For that, he was named a consensus freshman All-American and third-team All-ACC.  This offseason, he was named to the Bednarik AwardNagurski Trophy and Thorpe Award watch lists.

Andrews has started 22 games during his time with the Seminoles.

At the other end of the personnel spectrum is Ryan Hoefield, with TomahawkNation.com reporting that the offensive lineman has not only decided to leave FSU but leave the sport, period.  According to the website, Hoefield will graduate this spring and take a job in the medical field.

Hoefield played in nine games the past three years, only one f which came in 2016 and likely hastened his departure from the Seminoles.

DB Cedrick Wright no longer a part of the Miami football program

SOUTH BEND, IN - OCTOBER 29: Head coach Mark Richt of the Miami Hurricanes is seen during the game against the Notre Dame Fighting Irish at Notre Dame Stadium on October 29, 2016 in South Bend, Indiana.  (Photo by Michael Hickey/Getty Images)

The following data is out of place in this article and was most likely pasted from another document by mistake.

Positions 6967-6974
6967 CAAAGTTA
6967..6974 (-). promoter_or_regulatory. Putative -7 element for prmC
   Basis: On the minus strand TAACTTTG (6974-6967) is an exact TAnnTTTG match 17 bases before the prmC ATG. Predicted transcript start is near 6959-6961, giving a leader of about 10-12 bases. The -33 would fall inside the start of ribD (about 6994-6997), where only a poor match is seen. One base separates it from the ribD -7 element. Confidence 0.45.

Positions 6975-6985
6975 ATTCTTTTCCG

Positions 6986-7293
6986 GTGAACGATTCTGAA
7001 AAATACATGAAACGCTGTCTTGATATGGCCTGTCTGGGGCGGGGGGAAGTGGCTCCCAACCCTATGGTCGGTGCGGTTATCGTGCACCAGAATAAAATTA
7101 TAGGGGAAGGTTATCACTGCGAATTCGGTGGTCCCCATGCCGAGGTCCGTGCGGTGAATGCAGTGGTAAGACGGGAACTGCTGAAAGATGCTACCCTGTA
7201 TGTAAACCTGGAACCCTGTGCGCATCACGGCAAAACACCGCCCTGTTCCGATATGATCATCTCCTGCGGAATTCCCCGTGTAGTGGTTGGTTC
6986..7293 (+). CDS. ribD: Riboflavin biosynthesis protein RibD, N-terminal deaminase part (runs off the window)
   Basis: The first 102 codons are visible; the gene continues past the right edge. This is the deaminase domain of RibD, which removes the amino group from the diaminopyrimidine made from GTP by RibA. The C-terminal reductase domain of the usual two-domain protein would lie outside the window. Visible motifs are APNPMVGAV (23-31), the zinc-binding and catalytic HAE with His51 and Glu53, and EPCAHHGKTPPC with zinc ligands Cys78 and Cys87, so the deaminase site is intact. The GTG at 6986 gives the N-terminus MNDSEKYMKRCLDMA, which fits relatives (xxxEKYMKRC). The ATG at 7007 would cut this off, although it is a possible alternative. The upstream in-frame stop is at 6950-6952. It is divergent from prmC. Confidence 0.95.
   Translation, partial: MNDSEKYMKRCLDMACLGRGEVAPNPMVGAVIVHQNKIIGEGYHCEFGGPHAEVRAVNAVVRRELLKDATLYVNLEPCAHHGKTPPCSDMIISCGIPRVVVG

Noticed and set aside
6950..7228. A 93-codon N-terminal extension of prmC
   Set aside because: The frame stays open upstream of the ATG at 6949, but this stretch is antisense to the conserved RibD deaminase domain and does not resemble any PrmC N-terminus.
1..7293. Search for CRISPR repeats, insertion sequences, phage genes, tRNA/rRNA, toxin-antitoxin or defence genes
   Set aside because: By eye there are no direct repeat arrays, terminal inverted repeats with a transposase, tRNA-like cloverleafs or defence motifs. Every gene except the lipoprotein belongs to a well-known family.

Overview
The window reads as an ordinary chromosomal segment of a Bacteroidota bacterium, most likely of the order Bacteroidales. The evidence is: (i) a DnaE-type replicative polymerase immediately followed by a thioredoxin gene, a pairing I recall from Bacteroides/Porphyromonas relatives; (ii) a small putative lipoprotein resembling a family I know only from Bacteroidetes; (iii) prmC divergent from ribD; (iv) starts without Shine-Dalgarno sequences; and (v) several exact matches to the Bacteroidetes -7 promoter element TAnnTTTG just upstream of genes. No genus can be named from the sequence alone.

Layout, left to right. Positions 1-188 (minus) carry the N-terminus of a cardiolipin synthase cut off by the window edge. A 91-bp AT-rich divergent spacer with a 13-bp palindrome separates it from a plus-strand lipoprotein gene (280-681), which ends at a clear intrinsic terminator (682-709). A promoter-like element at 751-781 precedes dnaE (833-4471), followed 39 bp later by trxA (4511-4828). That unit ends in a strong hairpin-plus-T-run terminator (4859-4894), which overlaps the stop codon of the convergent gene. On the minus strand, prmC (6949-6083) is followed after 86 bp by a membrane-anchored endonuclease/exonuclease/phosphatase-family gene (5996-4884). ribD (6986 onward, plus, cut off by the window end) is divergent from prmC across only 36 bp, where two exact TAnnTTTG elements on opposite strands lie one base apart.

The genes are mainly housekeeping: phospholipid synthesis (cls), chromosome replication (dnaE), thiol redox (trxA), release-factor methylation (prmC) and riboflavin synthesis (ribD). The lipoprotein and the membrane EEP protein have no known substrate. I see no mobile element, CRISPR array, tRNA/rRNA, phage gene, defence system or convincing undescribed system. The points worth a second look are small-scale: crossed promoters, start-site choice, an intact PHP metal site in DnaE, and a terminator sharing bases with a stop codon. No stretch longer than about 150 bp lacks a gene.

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College football free agency continues unabated this morning, with Miami the latest to see its roster a little lighter than it once was.

The Hurricanes announced in a press release that Cedrick Wright is no longer a member of Mark Richt‘s program.  No specific reason for the parting of ways was given.

“I talked to Cedrick and we both felt it was in his best interests to get a fresh start somewhere else,” the head coach said in a statement. “We wish him all the best in his future plans.”

The departure marks the end of a brief but eventful career for the defensive back with the ‘Canes.

Wright was a three-star member of The U’s 2016 recruiting class who played in nine games as a true freshman.  He was also suspended for the Week 12 game against North Carolina State because of unspecified violations of team rules, and missed the team’s bowl game as well because of academics.